"Nestlé Waters Canada agrees that water sustainability is non-negotiable and all investments in groundwater research are a positive step toward our shared prosperity and a sustainable future. We are also encouraged by the direction the government is taking to support scientific research processes and policies to protect groundwater resources," the statement from Nestlé said.

But some argue it's not enough.

Mark Calzavara, the Ontario organizer for the Council of Canadians, said raising the price won't protect "vulnerable aquifers."

"The government must stop allowing companies to take groundwater for single-use bottled water sales," Calzavara said in a release. "Bottled water is a frivolous and wasteful use of a precious resource. Charging higher fees won't replace the water that is removed from the aquifer and shipped out of the watershed."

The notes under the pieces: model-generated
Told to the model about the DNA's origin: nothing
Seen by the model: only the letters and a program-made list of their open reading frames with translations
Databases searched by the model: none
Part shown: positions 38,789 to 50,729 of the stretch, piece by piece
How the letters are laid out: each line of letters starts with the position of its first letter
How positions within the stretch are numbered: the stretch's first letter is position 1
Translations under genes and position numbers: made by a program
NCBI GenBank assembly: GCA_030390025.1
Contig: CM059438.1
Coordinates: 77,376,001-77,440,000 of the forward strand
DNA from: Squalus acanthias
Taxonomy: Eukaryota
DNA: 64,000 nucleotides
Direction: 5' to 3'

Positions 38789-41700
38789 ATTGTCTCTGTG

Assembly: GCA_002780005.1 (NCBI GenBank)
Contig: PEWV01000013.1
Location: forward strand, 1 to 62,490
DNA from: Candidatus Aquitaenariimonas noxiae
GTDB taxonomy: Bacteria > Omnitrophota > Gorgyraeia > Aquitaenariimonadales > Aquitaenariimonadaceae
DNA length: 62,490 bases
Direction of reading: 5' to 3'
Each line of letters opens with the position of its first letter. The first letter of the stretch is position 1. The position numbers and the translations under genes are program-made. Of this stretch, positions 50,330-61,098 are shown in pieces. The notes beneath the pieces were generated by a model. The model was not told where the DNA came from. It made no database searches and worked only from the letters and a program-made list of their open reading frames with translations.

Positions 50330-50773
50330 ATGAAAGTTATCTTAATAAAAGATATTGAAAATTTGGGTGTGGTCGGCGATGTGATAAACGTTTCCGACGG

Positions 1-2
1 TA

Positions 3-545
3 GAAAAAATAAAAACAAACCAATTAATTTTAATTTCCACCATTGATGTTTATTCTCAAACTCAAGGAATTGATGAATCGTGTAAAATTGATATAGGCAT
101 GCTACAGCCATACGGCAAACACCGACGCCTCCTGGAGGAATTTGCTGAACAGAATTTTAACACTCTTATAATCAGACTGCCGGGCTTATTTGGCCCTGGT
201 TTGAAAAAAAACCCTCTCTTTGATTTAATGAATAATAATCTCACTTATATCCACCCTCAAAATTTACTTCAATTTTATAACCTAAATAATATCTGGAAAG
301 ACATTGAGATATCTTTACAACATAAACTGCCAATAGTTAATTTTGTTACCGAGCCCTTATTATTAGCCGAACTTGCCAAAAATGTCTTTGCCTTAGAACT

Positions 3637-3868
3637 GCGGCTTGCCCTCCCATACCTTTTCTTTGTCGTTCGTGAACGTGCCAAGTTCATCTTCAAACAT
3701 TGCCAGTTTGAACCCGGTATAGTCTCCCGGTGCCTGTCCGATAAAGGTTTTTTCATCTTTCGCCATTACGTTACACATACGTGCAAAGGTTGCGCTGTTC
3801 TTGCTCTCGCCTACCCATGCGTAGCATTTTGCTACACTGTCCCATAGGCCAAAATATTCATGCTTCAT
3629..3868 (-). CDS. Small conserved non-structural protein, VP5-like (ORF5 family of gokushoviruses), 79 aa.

Protesters gathered in Guelph, Ont., ahead of a council meeting discussing bottled water. Nestlé's Aberfoyle plant is just south of the city. The Council of Canadians has called for a ban of the company. (Kate Bueckert/CBC)

Province can't profit from water

But Mike Nagy, chairman of Wellington Water Watchers, said the increase is "encouraging" and raising the rates too much would create a new problem.

"It's a tough discussion, the pricing of these permits and these levy fees ... The province can't be seen to be profiting from water. So this $500 additional fee sends a loud and clear message to the industry that things are changing, they have changed and they're going to continue to change," Nagy said in an interview.